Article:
Home > Opinion > The prejudices betrayed by what we say and write

The prejudices betrayed by what we say and write

Sometimes, when reading non-related items in the news, the mind can suddenly identify a common denominator. Since it happened today, I’ll celebrate the event with an opinion piece. It seems there’s a self-published book called The Pearls: Defending Eden by Victoria Foyt and Weird Tales, under its new management, has tied itself in a knot over whether it should reproduce the first chapter of this book in its magazine. Also in America, I note that Todd Akin has refused the demands of his political party to withdraw from the election to represent Missouri in the Senate — as an aside, the drunken skinny-dipping episode in the Sea of Galilee may suggest other members of the same party can act in a debauched way. For the record, Akin distinguished between legitimate and other types of rape, asserting the belief that women could control their bodies to ensure they could not become pregnant if unwillingly impregnated. On our side of the pond, George Galloway offered the opinion that Julian Assange was not guilty of rape as he understood the word. Rather it was a case of bad manners or poor social etiquette. This on the day the Augusta National Golf Club ended its eighty-year single-sex membership rule and admitted its first two women members. It seems Darla Moore and Condoleezza Rice are now lining up as many of the male members as possible in friendly competition on the golf course with a view to demonstrating they are better players of the game (the ambiguity is deliberate).

The lives we lead as social beings inevitably involve the use of signs and symbols to transmit meaning to each other. We talk, we write, we draw, and we use body language and facial expressions to package the meaning and send it to others. This means our society must agree what meanings are to be given to combinations of letters or symbols, and to lay down rules for the interpretation of what we see. As you might imagine, this would appear to be an immensely complicated communication system to learn if you saw it all written down. But we assimilate it as part of the socialisation process. Growing up, we listen to authority figures and interact with our peers. When we say and do things meeting with group approval, we’re rewarded. When the group disapproves, we may suffer social penalties or more formal punishments. This stick and carrot approach throughout our formative years teaches us how to conform or, at least, how to appear to conform.

As adults, we’re the sum of all our prejudices and beliefs. Everything we see and hear is filtered through the lens of our personal sensibilities. If input matches our prejudices, we applaud. If input fails to match our prejudices, the reaction can range from simple dismissal to an angry physical retaliation. In my early schooling, we were taught self-reflection, to look with some degree of honesty at what we believe and decide whether those beliefs are “legitimate”. Today, no-one in the schooling system is taught critique whether for self-reflection or the assessment of others. People unthinkingly communicate with the world not realising how they reveal themselves in what they say and do.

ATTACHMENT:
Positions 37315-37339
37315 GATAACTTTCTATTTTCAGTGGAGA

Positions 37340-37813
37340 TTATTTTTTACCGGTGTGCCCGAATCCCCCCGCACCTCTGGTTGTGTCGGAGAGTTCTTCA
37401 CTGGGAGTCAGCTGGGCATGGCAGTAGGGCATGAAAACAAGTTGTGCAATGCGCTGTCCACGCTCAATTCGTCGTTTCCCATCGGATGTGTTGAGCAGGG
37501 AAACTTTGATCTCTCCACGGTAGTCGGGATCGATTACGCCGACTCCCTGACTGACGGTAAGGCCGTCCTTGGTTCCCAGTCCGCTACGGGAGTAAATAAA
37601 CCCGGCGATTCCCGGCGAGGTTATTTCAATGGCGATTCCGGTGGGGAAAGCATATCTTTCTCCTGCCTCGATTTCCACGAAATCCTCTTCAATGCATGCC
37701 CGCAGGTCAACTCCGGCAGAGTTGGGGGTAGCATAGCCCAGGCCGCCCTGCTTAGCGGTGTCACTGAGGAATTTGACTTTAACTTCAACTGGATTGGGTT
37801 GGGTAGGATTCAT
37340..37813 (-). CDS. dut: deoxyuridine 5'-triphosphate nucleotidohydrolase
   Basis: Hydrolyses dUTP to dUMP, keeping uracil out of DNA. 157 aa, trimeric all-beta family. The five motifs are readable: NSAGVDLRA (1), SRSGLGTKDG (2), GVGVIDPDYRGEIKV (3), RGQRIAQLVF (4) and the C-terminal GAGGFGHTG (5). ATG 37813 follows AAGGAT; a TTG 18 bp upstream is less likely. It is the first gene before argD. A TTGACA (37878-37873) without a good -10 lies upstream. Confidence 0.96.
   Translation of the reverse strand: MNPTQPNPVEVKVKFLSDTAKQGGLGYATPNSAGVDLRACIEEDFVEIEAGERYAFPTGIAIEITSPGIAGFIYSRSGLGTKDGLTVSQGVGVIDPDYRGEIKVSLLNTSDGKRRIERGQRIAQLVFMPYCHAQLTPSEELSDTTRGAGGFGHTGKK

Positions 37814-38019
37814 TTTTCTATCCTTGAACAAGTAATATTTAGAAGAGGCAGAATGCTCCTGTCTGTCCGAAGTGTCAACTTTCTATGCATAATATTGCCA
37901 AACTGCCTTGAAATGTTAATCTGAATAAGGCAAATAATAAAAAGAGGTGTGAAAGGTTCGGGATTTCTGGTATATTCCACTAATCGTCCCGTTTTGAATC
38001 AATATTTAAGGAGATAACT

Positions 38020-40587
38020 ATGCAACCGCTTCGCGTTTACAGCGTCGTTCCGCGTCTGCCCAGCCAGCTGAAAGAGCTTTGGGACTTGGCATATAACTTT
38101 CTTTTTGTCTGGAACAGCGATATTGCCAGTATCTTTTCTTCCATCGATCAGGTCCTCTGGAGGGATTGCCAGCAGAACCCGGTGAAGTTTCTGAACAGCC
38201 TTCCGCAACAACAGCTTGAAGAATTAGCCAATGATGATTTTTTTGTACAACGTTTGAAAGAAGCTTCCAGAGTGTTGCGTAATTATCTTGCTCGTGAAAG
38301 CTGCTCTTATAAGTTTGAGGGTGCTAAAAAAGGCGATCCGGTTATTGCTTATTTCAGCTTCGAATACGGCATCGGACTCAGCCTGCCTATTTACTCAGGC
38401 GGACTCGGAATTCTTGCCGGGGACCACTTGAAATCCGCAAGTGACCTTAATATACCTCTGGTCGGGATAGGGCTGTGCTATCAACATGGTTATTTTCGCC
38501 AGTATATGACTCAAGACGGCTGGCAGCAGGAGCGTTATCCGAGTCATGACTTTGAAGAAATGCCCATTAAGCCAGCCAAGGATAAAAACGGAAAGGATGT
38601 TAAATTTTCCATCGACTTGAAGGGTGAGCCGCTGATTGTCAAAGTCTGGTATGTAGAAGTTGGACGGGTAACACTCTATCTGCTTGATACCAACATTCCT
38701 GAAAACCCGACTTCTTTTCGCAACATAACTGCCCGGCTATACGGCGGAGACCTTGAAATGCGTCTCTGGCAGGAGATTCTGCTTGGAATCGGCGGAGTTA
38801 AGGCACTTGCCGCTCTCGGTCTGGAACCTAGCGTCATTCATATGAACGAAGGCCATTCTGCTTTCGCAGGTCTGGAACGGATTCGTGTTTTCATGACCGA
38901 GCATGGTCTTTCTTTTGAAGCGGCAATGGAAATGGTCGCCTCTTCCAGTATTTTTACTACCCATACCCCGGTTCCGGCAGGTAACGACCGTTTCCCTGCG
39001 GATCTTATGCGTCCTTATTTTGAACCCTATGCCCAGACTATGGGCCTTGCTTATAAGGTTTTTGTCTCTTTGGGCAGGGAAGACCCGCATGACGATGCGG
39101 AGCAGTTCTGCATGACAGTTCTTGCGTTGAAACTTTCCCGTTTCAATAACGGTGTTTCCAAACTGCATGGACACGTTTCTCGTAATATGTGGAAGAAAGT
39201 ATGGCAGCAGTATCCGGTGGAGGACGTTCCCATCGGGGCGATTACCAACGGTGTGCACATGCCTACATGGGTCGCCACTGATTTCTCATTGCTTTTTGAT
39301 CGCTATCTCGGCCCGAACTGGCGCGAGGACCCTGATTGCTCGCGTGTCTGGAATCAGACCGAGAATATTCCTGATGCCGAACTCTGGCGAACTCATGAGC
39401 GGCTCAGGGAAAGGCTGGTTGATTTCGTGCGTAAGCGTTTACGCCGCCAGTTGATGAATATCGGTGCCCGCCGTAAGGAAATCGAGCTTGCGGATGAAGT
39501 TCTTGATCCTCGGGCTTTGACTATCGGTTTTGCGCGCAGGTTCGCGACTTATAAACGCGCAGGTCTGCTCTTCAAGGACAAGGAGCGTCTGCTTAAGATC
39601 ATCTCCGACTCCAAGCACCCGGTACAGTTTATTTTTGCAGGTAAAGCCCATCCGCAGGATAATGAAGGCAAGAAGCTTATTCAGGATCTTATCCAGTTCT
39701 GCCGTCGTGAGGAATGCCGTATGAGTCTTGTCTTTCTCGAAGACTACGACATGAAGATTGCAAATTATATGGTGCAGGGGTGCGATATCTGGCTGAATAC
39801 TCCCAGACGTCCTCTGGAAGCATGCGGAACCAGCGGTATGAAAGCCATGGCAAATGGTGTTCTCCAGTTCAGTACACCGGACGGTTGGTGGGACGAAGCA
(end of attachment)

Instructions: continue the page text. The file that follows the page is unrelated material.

So what would happen in a book written by a homophobe? Well, early on, the previously well-regarded A is outed as gay. Suddenly, all his co-workers stop co-operating with him and his employment is terminated because he can no longer perform his job effectively. His reputation follows him so no new employer will offer him a post. He ends up losing his home when he cannot pay the mortgage and, in the final pages, is beaten to death when found begging on a street corner. This would conform to the prejudices of many readers and they would buy the book. What might a gay author write on the same subject? When A is outed and suffers discrimination, he takes his employers to court and gets substantial damages for wrongful dismissal. He uses this money to establish his own business which supplies goods and services first to the gay community, and then more generally. When the opportunity arises, he offers employment to gay and straight people, making no secret of his own sexuality nor of his policy for equal treatment. He becomes a multimillionaire and buys the company that fired him. In a management evaluation exercise, he reallocates all the homophobes who abused him to work under managers who are openly gay.

Both books would be considered parables, expressing different points of view to appeal to niche groups of buyers. In other words, authors don’t suddenly stop being prejudiced when they write. They write about what they believe and express opinions about what they think is right and wrong. Fueling this process, organisations exist to make awards, but their criteria for deciding who deserve the awards represent their own prejudices. So, for example, The Libertarian Futurist Society makes an annual Prometheus Award to the books best demonstrating what it means to be free. The Black Caucus of the American Library Association Literary Awards are given to outstanding works of fiction and nonfiction by African American authors. There’s no overlap between the award winners.